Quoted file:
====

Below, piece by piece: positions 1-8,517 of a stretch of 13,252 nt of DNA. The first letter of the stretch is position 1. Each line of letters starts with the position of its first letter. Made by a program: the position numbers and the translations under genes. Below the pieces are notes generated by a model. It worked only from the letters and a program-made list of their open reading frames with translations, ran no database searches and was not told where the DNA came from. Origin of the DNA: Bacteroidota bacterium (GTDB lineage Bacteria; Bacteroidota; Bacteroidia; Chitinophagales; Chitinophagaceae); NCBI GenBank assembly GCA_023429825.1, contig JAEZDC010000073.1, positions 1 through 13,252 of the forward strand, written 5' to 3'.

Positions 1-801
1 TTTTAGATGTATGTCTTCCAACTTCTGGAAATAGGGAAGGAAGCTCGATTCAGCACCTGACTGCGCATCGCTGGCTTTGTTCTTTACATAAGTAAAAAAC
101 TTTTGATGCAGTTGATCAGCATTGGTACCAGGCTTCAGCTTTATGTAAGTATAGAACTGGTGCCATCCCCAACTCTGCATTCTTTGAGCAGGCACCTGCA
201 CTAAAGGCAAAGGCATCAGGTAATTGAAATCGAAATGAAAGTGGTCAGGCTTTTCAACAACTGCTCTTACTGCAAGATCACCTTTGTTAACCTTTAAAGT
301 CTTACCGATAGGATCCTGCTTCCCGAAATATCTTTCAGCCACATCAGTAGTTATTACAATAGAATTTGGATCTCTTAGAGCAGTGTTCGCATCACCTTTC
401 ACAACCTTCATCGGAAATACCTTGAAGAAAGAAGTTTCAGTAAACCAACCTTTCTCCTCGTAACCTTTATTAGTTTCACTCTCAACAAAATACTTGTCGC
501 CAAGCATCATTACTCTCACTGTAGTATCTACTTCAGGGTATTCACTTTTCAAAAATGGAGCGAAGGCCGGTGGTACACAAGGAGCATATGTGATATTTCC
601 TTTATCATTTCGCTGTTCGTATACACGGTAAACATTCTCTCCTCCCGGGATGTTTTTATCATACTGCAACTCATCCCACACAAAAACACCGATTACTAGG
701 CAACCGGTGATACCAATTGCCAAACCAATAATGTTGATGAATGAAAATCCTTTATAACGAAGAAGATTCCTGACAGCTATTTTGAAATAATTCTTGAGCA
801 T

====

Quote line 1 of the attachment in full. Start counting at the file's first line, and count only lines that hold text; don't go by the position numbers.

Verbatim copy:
Below, piece by piece: positions 1-8,517 of a stretch of 13,252 nt of DNA. The first letter of the stretch is position 1. Each line of letters starts with the position of its first letter. Made by a program: the position numbers and the translations under genes. Below the pieces are notes generated by a model. It worked only from the letters and a program-made list of their open reading frames with translations, ran no database searches and was not told where the DNA came from. Origin of the DNA: Bacteroidota bacterium (GTDB lineage Bacteria; Bacteroidota; Bacteroidia; Chitinophagales; Chitinophagaceae); NCBI GenBank assembly GCA_023429825.1, contig JAEZDC010000073.1, positions 1 through 13,252 of the forward strand, written 5' to 3'.